6 Preschool- and School-Age Children: Development and Eating Behaviors Social developmentYounger children commonly dawdle during mealtime; older children are often in a hurry to finish and return to their activities.They imitate the food preferences of others.Older children are often eager to try new foods.
7 Supporting Positive Feeding Practices Adults are responsible only for providing nutritious foods and meals for children to eat.Follow MyPlate recommendations(Figure 16-1;Consider variety, flavor, texture, color, and temperature when planning meals (Figure 16-2 and 16-3).Top Image: myplate.gov
8 Supporting Positive Feeding Practices Children determine what they will eat and how much food they are willing to eat.Serving sizes should be appropriate for child’s age.Expect skipped meals and picky eating.Avoid letting children fill up on milk if they won’t eat.Respecting these roles reduces power struggles and helps children develop trust and independence.
9 Supporting Positive Feeding Practices Children are in the process of establishing lifelong eating and activity habits, so it is important to:Be a positive role model.Encourage children to try new foods and activities.Watch this beautiful story for children by clicking on the link:It is most important that very young children be exposed to a variety of foods and encouraged to choose nutrient‑dense foods because lifelong eating habits are believed to be determined by the age of five years.
11 Children with Special Feeding Needs Children who have developmental delays or medical conditions may also have special feeding needs. They:May not recognize when they are hungry or not be able to express hungerHave a tendency to overeatAre more prone to chokingMay be taking medication that interferes with nutrient absorption or increases the need for certain nutrientsHave an increased tendency toward food allergies
14 SnacksSnacks can make a positive contribution to children’s diets by supplying nutrients that may be lacking.Snacks should be nutrient-dense foods. High-fat, high-sugar items fill children up but also replace essential nutrients.This is a good time to introduce new foods for children to try.Avoid letting children eat whenever they are hungry.
18 Case StudyMaria, age 7 years, is new to the community and has recently enrolled in your after-school program. She and her parents speak Portuguese, but very little English. The other children are intrigued with Maria and her “different” language. They eagerly attempt to teach her some English words by pointing to and repeating the names of foods and objects with exaggerated clarity. Although Maria seems to enjoy their attention and is responding to their efforts, you (teacher) are concerned that she still eats very little during snack time.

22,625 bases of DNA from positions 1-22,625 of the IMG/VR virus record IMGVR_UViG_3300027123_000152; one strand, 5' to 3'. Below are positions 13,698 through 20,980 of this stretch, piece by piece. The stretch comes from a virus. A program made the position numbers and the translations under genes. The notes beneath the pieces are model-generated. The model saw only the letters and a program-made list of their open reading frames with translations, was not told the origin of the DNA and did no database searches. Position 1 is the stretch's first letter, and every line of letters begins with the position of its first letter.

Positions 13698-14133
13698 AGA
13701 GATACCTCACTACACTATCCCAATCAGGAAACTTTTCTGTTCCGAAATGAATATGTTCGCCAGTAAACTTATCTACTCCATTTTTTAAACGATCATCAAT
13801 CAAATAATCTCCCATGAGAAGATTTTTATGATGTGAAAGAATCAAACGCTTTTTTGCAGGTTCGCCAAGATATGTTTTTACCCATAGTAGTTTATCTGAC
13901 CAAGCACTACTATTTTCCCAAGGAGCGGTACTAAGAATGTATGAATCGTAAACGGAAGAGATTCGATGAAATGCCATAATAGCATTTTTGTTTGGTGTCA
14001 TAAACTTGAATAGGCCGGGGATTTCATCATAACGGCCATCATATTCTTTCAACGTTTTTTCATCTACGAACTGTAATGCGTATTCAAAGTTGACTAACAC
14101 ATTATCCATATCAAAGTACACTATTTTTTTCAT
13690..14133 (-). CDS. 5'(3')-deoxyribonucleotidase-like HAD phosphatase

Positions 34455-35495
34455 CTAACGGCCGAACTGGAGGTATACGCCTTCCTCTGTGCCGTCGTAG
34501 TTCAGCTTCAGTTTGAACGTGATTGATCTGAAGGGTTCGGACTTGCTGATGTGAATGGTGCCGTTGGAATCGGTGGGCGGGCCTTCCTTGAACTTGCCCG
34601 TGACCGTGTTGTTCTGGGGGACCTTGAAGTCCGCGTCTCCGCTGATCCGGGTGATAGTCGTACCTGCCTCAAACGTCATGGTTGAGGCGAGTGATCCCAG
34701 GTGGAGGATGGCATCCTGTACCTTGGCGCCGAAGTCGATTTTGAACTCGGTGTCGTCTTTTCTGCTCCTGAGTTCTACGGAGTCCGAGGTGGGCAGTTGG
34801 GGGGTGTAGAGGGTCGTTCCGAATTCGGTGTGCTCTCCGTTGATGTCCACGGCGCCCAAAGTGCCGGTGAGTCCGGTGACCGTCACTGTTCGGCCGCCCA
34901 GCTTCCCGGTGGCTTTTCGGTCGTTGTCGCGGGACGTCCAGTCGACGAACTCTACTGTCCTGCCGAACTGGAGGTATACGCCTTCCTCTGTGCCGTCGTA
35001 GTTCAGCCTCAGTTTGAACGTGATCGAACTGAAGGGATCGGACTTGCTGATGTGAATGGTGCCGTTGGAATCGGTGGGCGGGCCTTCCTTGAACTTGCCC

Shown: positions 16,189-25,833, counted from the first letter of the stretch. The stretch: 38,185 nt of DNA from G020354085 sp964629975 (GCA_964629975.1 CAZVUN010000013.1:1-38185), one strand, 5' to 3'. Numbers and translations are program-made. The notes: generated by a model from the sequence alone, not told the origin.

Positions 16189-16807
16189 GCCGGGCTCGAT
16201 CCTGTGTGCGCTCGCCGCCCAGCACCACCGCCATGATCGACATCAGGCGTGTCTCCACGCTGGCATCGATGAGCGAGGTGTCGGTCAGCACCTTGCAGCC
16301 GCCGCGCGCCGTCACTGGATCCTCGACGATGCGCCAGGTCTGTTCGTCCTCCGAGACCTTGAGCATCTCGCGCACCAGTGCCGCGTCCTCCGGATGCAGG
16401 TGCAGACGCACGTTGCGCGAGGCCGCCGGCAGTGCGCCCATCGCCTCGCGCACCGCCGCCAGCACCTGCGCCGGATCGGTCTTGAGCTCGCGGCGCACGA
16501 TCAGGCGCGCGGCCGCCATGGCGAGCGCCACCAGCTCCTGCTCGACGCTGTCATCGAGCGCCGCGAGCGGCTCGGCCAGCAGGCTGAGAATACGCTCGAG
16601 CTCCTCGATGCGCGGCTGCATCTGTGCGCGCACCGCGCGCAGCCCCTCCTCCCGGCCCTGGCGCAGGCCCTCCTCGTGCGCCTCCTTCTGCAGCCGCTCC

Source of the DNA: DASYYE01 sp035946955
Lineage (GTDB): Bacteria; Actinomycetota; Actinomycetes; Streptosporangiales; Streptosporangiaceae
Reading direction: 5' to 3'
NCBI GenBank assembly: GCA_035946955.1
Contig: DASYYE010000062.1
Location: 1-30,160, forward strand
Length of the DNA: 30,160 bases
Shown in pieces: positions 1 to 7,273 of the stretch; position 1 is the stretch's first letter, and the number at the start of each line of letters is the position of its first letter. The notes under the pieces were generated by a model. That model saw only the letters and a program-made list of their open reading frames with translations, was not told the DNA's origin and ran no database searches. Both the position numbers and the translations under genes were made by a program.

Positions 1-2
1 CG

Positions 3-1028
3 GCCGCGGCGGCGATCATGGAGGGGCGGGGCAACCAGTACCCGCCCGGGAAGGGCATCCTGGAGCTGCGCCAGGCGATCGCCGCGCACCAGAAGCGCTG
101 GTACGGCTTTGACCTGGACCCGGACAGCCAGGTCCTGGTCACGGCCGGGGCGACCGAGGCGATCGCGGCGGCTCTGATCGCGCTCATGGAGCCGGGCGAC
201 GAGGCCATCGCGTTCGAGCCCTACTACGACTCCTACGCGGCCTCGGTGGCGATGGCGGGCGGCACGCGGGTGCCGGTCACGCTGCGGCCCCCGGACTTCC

19 Case Study QuestionsWhy should you be concerned that Maria is not eating?What steps can you take to learn more about her family’s food preferences?Where might you access information about foods and food preferences native to Maria’s culture?Where might you access materials to aid in Maria’s care and your ability to communicate with her family?Where might you locate an interpreter for assistance?ANSWERS TO CASE STUDYMaria is an active, growing child and, as a result, her nutrient needs are significant. Long periods without food can lead to hunger, low blood sugar, fatigue, and increased risk of unintentional injury. Healthy snacks can necessary to help meet her critical nutrient needs. In addition, eating also has social significance and may hasten her assimilation into the group.Locating an interpreter who can converse with Maria’s family would be helpful in attempting to learn about her food preferences. Maria may also be able to point out her favorite foods in magazine pictures.You might conduct an Internet search, locate books about the Portuguese culture at the library, or read through cookbooks to determine some preferred foods.Check with the local library or on the Internet. There may also be a similar cultural group in the community that could assist with Maria’s communication needs. Health departments and hospitals often have materials available in multiple languages.Check with the local high school, community college, or university language departments. Local health departments or churches with culturally diverse congregations may also be able to provide lists of persons who can serve as interpreters.